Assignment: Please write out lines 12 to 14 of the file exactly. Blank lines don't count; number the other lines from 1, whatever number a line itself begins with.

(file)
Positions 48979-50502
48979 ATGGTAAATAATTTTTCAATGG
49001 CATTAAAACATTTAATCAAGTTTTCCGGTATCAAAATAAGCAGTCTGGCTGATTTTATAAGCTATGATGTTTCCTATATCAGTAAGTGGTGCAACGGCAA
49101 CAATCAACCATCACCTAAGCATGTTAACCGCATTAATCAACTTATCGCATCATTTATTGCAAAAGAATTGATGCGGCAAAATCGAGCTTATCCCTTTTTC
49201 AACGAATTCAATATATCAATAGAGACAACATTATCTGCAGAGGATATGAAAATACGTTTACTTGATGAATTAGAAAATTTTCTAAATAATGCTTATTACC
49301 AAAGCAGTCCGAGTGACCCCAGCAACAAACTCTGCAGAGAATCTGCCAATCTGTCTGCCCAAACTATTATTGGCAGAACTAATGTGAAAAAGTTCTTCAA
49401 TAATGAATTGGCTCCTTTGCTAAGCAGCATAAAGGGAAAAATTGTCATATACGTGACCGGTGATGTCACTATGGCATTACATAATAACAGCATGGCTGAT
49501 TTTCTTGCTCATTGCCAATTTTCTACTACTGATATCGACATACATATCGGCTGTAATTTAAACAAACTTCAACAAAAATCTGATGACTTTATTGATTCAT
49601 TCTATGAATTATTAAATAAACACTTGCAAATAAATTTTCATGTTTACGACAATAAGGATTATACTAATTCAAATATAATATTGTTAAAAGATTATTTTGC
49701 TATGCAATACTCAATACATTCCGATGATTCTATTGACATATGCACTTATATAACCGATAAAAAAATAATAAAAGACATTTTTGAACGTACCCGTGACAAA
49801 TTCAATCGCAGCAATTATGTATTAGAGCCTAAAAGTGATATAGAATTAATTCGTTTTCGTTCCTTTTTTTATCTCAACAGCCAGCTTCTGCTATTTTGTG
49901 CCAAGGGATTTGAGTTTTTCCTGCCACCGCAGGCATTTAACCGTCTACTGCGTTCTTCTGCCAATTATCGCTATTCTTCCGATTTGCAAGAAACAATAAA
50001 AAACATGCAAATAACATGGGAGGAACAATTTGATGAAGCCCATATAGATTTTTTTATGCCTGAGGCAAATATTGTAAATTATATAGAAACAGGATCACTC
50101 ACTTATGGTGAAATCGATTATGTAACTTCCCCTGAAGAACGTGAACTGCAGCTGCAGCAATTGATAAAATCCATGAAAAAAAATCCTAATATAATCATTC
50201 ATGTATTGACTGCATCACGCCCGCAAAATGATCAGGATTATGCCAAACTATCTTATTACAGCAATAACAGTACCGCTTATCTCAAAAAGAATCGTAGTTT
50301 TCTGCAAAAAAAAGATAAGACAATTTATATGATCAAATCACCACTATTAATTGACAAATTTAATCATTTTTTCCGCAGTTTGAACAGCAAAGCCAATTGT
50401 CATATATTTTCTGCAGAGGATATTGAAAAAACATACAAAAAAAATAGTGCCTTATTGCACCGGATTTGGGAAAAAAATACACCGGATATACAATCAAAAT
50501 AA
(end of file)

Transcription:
49901 CCAAGGGATTTGAGTTTTTCCTGCCACCGCAGGCATTTAACCGTCTACTGCGTTCTTCTGCCAATTATCGCTATTCTTCCGATTTGCAAGAAACAATAAA
50001 AAACATGCAAATAACATGGGAGGAACAATTTGATGAAGCCCATATAGATTTTTTTATGCCTGAGGCAAATATTGTAAATTATATAGAAACAGGATCACTC
50101 ACTTATGGTGAAATCGATTATGTAACTTCCCCTGAAGAACGTGAACTGCAGCTGCAGCAATTGATAAAATCCATGAAAAAAAATCCTAATATAATCATTC